“I learned that the Native Americans used the plant in many ways. The stems were made into rope, and the root was used for bronchial infections and rheumatism, as well as for treating colds and skin injuries. Some tribes even ate this poisonous plant by developing special cooking techniques to make it edible. Schoolchildren during WWII gathered the fluffy part that carries the seed in the wind and it was used to fill life jackets and flight suits along with down. It is still used to enhance the loft properties of down in insulating clothing and bedding. Commercially this plant is also used in making paint, cosmetics and paper. However, I believe its greatest use is in attracting pollinators for the garden. My butterfly weed began blooming about a month after I planted it and it is usually covered with bees and butterflies.”
- Facts about Asclepias tuberose:
- 2-3 feet tall and up to about 2 feet wide
- Long blooming showy orange flowers from summer into fall
- Grows best in full sun
- Thrives with average garden soil, sandy soil, or clay soil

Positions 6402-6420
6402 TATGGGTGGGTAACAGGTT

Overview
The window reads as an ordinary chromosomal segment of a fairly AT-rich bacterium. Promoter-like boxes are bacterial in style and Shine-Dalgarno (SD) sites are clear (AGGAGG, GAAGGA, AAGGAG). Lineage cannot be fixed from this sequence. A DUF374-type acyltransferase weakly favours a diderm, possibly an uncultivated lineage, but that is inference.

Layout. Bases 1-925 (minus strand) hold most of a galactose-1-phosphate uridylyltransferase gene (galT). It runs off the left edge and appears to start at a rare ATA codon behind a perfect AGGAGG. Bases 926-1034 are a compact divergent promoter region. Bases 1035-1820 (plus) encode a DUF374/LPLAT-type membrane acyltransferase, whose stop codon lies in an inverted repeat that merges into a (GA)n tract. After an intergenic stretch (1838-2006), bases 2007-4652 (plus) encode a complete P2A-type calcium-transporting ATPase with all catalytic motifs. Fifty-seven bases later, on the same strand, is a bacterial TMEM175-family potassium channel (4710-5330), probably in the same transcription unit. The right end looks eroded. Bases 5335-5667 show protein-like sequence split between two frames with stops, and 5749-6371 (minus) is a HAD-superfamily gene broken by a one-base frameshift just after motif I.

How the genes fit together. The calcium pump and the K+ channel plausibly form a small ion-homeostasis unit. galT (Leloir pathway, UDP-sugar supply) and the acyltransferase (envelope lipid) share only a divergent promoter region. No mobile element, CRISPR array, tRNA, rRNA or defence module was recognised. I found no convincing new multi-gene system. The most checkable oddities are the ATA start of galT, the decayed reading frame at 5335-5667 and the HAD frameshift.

- USDA growing zones 4-9
- A perennial with low moisture needs (xeric)
- Care of Asclepias tuberose:
- Late to emerge in the spring. Remember where it was planted so you don’t disturb it in early spring.
- Remove spent blossoms to encourage it to bloom longer.
- Resist any urge to move this plant. The long taproot makes it difficult to survive a transplant.
Begonia tuberhybridia- Tuberous Begonias
“Tuberous begonias are available in a stunning array of shades from sunshine yellows to pink to salmon to lipstick reds. Leaves can be green or reddish, and are attractive. There are both compact upright and trailing varieties, making them perfect for containers, window boxes and hanging baskets. The “nonstop” variety accurately describes their persistent blooms – this pot has looked like this since May! I first became aware of them in Colombia, South America, where they thrived in the combination of warm sunny days and cool nights at 5000-6000 feet. I have similar conditions here. We came from Cincinnati, Ohio, where they struggled through the summer heat waiting for the cooler Fall temperatures.
“I love the begonias contrasted with the electric blue lobelia (Loberlia erinus), a small mounding annual, also great for pots. Our pots are at the our barn door, where they get sheltered from the sun about half of the day. The low profile of both plants helps them resist the wind. ”
Suzanne Helgerson says:
“According to my Sunset Western Garden Book, my garden mums are florist chrysanthemums. They come in shades of yellow, red, pink, orange, bronze, purple, lavender and multicolors. My garden has yellow, bronze and purple (reflecting my UW Husky heritage). They were dug up out of my friend Margaret Johnson’s garden, placed in my compost-amended sandy East Wenatchee soil, watered regularly and fed in the spring with Osmocote.”